5. Think twice about following everyone who follows you. If you’re using your Twitter timeline as a place to rub elbows with customers and suppliers, trying to keep up with a long list of people you followed only as a thank you turns your tweet stream into a raging river of who-can-read-all-that. If you do decide to follow back routinely, define whom you’ll follow and whom you won’t on the basis of attributes you can discern easily, then create original, non-automated thank-you responses in keeping with your focus on authenticity. As Mashable points out in an essay on the American Express OPEN Forum, “If you do decide to follow everyone, authenticity is key. Your followers will be able to tell whether they’re talking to a robot or a person — and a real person is always more valuable on Twitter.”
6. Leverage your plans for charitable giving into your Twitter strategy. Consider the relationship between Halo Pets, a holistic pet food company, and the twin websites Freekibblekat.com and Freekibble.com. Modeled on the FreeRice microgiving concept, in which visitors correctly define words to add small numbers of grains of rice to the total donated toward world hunger, these two websites donate small amounts of pet food to homeless animals in shelters. Visitors take a daily multiple-choice quiz, and right or wrong, their participation adds to the kibble donation.
New Twitter followers of the charitable sites trigger additional kibble donations, as do new followers of the Halo corporate Twitter account. Followers see discounts on pet food, previews of the daily trivia questions, and other informational and commercial tweets. The relationship unifies two congruent organizations in an endeavor that’s consistent with both their goals, and gives the commercial enterprise added credibility for its visible commitment to a cause.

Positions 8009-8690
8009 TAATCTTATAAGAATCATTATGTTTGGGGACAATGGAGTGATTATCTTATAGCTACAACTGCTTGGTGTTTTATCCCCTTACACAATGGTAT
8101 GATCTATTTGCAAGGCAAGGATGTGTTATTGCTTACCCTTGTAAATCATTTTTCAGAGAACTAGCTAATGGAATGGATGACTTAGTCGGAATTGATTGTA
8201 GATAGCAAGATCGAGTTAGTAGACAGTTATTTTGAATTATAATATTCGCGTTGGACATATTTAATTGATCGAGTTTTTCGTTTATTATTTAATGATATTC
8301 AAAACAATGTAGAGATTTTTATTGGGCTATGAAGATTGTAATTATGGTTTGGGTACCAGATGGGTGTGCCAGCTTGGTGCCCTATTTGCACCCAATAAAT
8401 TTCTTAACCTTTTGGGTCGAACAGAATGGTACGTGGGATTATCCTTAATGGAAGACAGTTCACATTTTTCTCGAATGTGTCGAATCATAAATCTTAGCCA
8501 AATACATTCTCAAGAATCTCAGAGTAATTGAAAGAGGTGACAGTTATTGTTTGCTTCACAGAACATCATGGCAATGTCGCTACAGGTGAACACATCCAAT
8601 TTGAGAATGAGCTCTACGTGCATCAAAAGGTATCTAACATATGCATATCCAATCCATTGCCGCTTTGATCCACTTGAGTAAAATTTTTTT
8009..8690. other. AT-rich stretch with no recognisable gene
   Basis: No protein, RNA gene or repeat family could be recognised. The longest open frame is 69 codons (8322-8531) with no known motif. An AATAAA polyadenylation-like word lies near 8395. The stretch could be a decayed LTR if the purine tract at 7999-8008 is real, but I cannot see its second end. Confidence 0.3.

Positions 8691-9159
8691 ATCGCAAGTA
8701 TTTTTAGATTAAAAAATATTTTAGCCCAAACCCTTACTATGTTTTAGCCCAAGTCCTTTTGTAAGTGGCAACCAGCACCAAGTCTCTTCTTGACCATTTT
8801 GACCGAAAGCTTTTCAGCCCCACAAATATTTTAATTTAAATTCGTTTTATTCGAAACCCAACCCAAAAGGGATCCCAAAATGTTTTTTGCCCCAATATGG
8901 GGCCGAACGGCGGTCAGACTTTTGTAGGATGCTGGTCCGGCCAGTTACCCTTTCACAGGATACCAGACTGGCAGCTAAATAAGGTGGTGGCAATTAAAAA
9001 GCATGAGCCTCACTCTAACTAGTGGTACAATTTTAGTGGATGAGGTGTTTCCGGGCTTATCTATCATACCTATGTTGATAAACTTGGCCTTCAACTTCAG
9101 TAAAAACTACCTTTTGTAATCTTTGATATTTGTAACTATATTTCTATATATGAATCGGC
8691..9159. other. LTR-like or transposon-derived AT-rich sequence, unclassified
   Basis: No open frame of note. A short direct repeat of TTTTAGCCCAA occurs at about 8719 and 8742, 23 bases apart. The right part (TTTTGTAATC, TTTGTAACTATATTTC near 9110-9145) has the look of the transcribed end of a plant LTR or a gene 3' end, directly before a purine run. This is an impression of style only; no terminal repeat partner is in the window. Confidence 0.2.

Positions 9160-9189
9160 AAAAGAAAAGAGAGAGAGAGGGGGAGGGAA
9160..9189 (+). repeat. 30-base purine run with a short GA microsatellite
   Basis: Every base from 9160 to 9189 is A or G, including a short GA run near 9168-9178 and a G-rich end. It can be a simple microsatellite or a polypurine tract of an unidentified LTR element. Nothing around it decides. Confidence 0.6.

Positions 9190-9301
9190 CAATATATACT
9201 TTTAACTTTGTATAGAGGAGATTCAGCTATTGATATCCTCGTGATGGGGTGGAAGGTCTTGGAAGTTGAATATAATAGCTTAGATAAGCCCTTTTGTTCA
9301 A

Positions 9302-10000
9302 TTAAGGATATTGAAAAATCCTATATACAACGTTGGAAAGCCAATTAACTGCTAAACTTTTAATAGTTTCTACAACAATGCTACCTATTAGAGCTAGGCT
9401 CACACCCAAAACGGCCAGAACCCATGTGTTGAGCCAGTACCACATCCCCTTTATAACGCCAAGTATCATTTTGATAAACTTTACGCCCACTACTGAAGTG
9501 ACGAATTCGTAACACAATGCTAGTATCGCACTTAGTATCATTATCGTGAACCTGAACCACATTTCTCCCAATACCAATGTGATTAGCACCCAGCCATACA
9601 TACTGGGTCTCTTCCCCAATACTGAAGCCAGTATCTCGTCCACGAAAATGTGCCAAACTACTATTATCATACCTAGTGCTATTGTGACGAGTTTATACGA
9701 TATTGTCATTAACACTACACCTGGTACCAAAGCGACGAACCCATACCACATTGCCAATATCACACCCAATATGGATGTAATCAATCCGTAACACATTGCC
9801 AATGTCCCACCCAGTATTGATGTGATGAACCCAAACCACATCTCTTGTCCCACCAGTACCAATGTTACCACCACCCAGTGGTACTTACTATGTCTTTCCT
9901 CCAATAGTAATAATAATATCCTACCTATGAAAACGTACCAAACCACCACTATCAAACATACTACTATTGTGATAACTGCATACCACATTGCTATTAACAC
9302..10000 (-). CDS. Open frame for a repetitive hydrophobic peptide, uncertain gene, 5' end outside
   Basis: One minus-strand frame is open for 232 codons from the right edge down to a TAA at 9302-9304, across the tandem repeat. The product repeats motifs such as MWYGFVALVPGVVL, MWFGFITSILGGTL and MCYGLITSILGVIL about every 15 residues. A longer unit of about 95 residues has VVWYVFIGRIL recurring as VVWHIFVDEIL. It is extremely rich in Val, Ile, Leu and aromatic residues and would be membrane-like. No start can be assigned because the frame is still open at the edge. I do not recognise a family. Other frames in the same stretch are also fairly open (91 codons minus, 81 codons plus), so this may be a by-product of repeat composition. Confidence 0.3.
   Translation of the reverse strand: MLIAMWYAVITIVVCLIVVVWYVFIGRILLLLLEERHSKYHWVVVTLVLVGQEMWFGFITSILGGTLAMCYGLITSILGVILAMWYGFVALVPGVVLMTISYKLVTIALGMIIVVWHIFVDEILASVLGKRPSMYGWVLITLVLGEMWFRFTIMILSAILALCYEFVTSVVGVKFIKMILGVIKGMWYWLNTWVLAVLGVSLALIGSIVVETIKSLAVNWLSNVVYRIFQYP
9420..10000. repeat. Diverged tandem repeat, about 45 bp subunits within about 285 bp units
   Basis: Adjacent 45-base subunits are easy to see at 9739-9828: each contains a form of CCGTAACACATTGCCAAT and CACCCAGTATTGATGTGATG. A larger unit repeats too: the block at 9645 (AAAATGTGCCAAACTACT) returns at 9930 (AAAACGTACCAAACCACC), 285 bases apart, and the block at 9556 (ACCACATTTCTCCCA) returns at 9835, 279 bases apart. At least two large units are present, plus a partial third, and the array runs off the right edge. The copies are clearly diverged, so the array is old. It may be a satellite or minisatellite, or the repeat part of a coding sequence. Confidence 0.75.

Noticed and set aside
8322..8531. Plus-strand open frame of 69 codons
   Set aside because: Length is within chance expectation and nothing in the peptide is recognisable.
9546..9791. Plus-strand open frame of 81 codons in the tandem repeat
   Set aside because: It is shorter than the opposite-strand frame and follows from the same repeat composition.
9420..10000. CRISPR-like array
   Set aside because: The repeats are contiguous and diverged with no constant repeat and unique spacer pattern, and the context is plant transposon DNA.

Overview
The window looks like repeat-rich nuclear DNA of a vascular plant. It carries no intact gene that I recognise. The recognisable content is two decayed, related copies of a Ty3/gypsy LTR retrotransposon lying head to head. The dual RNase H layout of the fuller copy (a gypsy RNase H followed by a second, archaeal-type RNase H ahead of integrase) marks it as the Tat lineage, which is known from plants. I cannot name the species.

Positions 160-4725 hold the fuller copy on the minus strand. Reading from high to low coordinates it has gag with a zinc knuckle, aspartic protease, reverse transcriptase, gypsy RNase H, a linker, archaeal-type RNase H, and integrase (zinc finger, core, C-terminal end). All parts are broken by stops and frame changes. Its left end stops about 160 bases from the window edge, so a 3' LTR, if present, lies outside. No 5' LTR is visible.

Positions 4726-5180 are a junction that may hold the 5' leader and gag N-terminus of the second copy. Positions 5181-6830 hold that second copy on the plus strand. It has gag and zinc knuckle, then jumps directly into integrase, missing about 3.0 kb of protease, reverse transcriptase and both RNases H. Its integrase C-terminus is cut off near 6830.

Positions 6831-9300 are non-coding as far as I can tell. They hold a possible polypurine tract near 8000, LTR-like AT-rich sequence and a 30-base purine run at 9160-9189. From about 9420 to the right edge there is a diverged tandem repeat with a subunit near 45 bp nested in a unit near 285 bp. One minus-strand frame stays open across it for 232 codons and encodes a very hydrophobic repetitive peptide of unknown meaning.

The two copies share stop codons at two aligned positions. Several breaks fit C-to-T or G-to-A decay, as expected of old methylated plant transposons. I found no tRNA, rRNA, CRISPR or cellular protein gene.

7. Avoid the “too-much-information,” or TMI, phenomenon. If you overshare with your target audience, you may wear out your welcome. Never give your desired customers a reason to unfollow you. As difficult as it is to garner worthwhile followers, it can be many times more difficult to reacquire them, especially if they tell their friends why they stopped following you in the first place.
8. Don’t bribe people to follow you. It’s one thing to offer special discounts, one-time or longer-term, to your followers. It’s another to post repeated tweets about how grateful you’ll be for followers, or anything else that sounds awkward, desperate and just plain wrong. Ask yourself if you’d make the same pitch or solicit business the same way if you were on the phone or in the office with the people you’re courting on Twitter. If the answer is no, don’t implement the strategy.